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Post-doc Opportunity in Watershed Modeling at Kent State University

This position has been filled. Thanks for your interest.

Post-doctoral Associate in Watershed Modeling

A post-doctoral position focusing on hydrologic modeling of urban watersheds is available in the Department of Geology, Kent State University, in the lab of Anne Jefferson ( The successful candidate will have experience using RHESSys or another distributed watershed model and interest in applying their skills to questions about the effects of green infrastructure and climate change in urban areas. The post-doc will be expected to contribute to research design and undertaking, publication, and pursuit of external funding. There will also be the potential to develop additional projects building on the strengths, interests, and expertise of the successful candidate. The post-doc will have access to a wealth of data sets, field sites and instrumentation; an interdisciplinary, collaborative group of researchers and external partners focused on urban ecosystems; and a campus mentoring program for postdocs.

Kent State University (, the second largest university in Ohio, is a state-supported, doctoral degree granting institution ranked as ‘high research’ by the Carnegie Foundation. The Department of Geology ( has a strong graduate program (both MS and Ph.D. degrees) in both applied and basic areas of geologic research. The city of Kent combines the eclectic atmosphere of a small midwest college town with easy access to major metropolitan centers, including Cleveland, Akron, Columbus, and Pittsburgh.

Salary will be commensurate with experience and includes a competitive benefits package. Funding is initially available to support 1.5 years of work and opportunities will be sought to extend the support. If you are interested in learning more about the position, e mail Anne Jefferson (ajeffer9 at kent edu) with your CV, a description of your interests and experiences, and contact information for three people willing to serve as references. Review of applications will begin March 1st and continue until the position is filled. Kent State University is an Affirmative Action/Equal Opportunity Employer and encourages interest from candidates who would enhance the diversity of the University’s faculty.

New paper: Seasonal versus transient snow and the elevation dependence of climate sensitivity in maritime mountainous regions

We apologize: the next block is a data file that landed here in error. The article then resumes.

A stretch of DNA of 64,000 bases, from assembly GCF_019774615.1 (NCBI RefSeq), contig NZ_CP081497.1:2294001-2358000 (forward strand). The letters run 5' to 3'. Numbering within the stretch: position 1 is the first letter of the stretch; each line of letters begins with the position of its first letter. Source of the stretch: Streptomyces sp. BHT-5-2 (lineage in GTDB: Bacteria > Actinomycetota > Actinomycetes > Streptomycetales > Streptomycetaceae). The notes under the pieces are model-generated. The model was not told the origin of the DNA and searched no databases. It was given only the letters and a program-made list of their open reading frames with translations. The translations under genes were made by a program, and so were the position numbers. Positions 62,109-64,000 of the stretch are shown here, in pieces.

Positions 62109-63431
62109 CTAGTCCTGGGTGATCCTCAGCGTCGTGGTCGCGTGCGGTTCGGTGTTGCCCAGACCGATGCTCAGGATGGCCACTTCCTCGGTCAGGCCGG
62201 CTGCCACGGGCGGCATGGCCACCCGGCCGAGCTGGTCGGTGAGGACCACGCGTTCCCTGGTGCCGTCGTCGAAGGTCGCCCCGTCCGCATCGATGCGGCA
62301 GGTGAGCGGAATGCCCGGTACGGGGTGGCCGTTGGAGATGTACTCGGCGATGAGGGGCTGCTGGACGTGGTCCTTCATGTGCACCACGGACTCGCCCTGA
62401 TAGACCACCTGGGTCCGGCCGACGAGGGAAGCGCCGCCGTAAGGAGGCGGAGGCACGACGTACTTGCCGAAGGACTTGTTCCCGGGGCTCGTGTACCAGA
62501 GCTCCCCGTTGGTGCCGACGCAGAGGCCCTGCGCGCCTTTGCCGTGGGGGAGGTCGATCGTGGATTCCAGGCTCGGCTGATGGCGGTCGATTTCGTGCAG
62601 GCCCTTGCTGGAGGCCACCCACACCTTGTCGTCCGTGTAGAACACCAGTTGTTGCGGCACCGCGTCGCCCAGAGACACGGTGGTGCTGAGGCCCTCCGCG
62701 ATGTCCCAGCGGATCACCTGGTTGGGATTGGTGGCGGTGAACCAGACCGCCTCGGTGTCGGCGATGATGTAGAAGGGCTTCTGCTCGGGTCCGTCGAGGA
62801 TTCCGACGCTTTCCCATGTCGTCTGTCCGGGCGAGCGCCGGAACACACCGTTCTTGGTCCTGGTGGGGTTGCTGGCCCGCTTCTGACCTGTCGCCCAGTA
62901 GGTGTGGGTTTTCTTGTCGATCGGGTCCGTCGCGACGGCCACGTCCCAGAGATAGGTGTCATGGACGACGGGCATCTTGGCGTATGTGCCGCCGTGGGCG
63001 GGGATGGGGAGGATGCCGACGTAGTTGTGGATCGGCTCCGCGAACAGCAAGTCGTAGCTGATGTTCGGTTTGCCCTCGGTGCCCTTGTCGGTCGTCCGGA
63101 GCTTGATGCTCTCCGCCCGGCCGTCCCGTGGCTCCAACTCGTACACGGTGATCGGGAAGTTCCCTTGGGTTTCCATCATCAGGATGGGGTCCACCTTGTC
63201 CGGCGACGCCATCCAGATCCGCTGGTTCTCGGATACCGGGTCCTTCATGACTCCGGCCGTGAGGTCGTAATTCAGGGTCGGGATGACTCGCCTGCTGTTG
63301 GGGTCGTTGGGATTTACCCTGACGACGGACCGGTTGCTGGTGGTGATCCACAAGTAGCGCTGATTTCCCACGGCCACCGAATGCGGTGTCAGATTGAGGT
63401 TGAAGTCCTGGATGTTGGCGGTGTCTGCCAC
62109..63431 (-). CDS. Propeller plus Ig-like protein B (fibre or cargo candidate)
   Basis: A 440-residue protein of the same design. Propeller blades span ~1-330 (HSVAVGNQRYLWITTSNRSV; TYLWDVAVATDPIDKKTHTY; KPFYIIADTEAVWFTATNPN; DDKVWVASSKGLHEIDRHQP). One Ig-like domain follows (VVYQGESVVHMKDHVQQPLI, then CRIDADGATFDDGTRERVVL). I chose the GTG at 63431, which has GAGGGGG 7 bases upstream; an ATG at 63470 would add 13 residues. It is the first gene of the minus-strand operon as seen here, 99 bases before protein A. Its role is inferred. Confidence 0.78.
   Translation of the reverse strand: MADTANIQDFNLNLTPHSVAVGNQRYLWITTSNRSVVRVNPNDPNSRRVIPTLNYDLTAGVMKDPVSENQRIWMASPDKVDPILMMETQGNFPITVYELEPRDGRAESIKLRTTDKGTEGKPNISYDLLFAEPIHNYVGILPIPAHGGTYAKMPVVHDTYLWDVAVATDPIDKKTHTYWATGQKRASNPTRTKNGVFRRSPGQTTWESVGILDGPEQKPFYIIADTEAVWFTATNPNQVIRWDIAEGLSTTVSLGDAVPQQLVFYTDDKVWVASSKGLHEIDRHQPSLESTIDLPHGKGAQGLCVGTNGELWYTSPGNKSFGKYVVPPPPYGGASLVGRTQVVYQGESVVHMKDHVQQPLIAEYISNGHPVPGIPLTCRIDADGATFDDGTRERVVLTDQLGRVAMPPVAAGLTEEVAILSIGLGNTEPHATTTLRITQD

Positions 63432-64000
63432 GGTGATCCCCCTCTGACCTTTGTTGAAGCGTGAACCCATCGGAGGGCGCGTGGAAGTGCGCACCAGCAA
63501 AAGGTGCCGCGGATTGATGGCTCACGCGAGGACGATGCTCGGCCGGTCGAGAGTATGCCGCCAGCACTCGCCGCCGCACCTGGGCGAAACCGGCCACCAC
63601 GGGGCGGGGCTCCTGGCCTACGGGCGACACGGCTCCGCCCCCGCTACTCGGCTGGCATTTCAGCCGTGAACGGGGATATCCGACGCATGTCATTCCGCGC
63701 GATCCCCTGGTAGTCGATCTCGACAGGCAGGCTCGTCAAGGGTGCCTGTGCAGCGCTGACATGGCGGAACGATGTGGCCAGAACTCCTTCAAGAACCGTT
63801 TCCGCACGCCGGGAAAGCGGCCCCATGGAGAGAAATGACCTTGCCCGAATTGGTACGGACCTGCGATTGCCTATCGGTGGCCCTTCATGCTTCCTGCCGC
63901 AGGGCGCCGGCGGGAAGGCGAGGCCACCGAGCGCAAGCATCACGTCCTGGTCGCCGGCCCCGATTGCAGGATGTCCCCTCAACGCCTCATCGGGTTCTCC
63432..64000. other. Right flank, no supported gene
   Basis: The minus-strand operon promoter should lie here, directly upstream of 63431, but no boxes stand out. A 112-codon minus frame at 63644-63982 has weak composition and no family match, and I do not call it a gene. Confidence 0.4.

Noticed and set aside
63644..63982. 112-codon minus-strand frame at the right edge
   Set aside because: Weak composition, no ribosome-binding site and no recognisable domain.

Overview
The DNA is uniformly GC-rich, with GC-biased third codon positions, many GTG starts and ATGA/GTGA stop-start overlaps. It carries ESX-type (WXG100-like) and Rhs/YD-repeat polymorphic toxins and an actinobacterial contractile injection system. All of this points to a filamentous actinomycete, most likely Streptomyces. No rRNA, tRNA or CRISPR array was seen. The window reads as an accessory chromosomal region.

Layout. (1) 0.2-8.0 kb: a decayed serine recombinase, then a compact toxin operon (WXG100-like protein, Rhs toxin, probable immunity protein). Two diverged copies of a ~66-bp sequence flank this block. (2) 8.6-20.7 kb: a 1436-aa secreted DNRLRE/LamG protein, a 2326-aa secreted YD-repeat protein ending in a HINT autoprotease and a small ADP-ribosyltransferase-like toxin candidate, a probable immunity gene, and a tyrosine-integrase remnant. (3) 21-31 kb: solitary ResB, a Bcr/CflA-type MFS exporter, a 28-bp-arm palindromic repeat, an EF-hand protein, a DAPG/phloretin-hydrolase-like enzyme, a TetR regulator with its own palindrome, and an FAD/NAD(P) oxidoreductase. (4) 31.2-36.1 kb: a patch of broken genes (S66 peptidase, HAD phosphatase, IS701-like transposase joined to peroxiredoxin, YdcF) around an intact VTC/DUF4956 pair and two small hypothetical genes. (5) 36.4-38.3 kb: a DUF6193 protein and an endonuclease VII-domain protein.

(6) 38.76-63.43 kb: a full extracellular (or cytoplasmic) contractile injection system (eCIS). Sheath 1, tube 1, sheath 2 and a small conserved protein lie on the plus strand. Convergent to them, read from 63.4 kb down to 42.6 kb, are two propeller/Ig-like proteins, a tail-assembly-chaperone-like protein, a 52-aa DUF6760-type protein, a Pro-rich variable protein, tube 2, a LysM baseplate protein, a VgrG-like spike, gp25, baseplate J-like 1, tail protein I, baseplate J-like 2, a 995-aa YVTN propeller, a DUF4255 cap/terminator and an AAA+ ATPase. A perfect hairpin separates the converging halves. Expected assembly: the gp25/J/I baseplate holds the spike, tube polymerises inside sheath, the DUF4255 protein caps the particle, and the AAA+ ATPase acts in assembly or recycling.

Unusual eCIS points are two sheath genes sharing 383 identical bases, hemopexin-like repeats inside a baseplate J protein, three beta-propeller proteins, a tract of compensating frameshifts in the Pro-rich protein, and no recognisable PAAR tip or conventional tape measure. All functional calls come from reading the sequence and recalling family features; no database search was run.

Snowline near Skykomish, Washington (photo on Flickr by RoguePoet, used under Creative Commons)

Snowline near Skykomish, Washington (photo on Flickr by RoguePoet, used under Creative Commons)

Jefferson, A. 2011. Seasonal versus transient snow and the elevation dependence of climate sensitivity in maritime mountainous regions, Geophysical Research Letters, 38, L16402, doi:10.1029/2011GL048346.


In maritime mountainous regions, the phase of winter precipitation is elevation dependent, and in watersheds receiving both rain and snow, hydrologic impacts of climate change are less straightforward than in snowmelt-dominated systems. Here, 29 Pacific Northwest watersheds illustrate how distribution of seasonal snow, transient snow, and winter rain mediates sensitivity to 20th century warming. Watersheds with >50% of their area in the seasonal snow zone had significant (? ? 0.1) trends towards greater winter and lower summer discharge, while lower elevations had no consistent trends. In seasonal snow-dominated watersheds, runoff occurs 22–27 days earlier and minimum flows are 5–9% lower than in 1962, based on Sen’s slope over the period. Trends in peak streamflow depend on whether watershed area susceptible to rain-on-snow events is increasing or decreasing. Delineation of elevation-dependent snow zones identifies climate sensitivity of maritime mountainous watersheds and enables planning for water and ecosystem impacts of climate change.

Pakistan floods: Predicted or Predictable, but a disaster nonetheless

Cross-posted at Highly Allochthonous

Unusually heavy monsoon rains in July and August 2010 left large swaths of Pakistan underwater. At least 18 million people were affected by the flood, and it is estimated that, more than six months later, several hundred thousand remain without even temporary shelter. As a result of lost crops and livelihoods from the flood and inadequate relief supplies, malnutrition continues to kill people. Like most floods, the Pakistani poor have suffered far more than those with resources to avoid the flood, or at least its aftermath.

Remains of a school destroyed by flooding, near Jacobabad by DFID - UK Department for International Development, on Flickr

Remains of a school destroyed by flooding, near Jacobabad by UK Department for International Development, on Flickr. Used under a Creative Commons license.

A paper in press in Geophysical Research Letters shows that the 2010 floods were extraordinary. Monsoonal rains tend to occur in pulses, with multi-day wet periods followed by multi-day dry periods, and while the total rainfall over Pakistan during the 2010 monsoon season was not unprecedented, the number and intensity of extremely heavy rains over northern Pakistan was very unusual. The authors are working with very limited historical and satellite data, but they estimate that the number of intense rain bursts that occurred in 2010 had a probability of less than 3% in any given year.